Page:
We have celebrated all manner of achievements, a silver wedding anniversary and a new baby. We watched friends move onto pastures new and welcomed new friends.
We have grown – in the number of students and in buildings.

The school is a family and we look forward to the new people joining in September. The school will be different because of them as we enter our 26th year.

Family Week 2012 Rounds Off The Year

Despite all the threats of rain, we’ve been blessed with some sun for our week of activities in school; all the lower senior pupils enjoyed the opportunity to try crafts and outdoor activities instead of lessons. Theo, Y9, was the youngest contributor, delivering a DJ workshop to some of the pupils. Rachael, Rain and Abi Griffiths – our “old girls” – came back to school to offer a dance session.

There was also photography, skating, cycling, orienteering, team building in the woods, making jewellery boxes, creating flower garlands and tie-dying.

Susan has kept her junior class busy this week on year books and the filming of their Greek play – which the school watched together. As ever, that class created a performance to be proud of, with masks and costumes and some great acting to a script which they prepared themselves.

On Thursday the school came together to prepare for and to hold our own Olympics – with a wide number of countries represented from every continent. It was lovely to see all the Y11 come back into school that afternoon to get involved.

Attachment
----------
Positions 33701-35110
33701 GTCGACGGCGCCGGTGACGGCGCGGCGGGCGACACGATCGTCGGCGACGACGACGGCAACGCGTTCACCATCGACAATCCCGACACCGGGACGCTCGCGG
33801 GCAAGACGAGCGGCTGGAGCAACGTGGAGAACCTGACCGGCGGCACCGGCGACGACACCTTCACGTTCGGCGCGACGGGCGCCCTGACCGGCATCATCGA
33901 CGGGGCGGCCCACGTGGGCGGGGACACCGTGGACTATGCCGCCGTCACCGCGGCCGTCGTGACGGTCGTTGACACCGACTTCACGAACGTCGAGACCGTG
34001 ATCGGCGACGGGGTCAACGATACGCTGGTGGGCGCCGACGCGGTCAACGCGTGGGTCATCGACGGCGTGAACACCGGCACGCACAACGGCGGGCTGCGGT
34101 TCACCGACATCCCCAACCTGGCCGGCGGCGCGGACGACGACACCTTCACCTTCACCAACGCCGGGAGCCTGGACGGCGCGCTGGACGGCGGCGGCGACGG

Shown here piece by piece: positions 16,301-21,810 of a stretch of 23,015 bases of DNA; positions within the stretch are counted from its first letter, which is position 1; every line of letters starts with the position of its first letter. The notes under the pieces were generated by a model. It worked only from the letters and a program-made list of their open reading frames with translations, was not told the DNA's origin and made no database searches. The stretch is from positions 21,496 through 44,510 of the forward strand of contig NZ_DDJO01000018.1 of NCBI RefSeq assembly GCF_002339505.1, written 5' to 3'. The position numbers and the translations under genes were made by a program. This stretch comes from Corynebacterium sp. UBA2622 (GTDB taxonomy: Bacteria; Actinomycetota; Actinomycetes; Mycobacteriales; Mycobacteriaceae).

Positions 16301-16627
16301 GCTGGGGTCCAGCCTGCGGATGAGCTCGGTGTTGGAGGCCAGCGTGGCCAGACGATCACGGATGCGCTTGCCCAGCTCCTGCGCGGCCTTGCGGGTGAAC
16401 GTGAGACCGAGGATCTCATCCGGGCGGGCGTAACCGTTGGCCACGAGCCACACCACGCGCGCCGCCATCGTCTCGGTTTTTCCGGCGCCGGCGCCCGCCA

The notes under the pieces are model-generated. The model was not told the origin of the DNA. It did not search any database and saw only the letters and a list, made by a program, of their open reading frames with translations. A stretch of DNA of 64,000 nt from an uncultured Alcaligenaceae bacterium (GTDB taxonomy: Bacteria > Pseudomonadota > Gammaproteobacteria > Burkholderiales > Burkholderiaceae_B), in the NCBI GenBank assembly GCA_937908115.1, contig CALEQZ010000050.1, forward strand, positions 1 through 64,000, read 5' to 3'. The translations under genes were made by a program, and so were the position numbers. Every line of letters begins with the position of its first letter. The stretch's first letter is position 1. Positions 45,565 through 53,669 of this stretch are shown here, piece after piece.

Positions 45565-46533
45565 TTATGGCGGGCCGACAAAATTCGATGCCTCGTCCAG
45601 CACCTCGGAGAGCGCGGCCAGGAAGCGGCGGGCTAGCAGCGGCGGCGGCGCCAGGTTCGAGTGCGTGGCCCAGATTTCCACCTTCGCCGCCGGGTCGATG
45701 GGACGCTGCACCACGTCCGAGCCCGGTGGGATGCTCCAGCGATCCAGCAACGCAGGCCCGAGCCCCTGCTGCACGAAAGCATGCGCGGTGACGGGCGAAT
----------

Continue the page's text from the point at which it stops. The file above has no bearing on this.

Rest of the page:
The week finished with school made pizza and presentations and an attempt to make this the first year ever that everyone takes all their things home with them for the long holiday.

The next year offers exciting possibilities in terms of development of courses and additions of new staff with God’s guidance.

We hope everyone enjoys a good break and some sunshine.

Life in school doesn’t stop over the holiday as parents help by installing a new kitchen, keeping the grounds tidy, looking after the chickens or any other odd jobs.

The last Saturday of the holiday is the school clean and maintenance day. School is open from 10.00 until mid-afternoon and we share lunch together with those who time their clean for midday!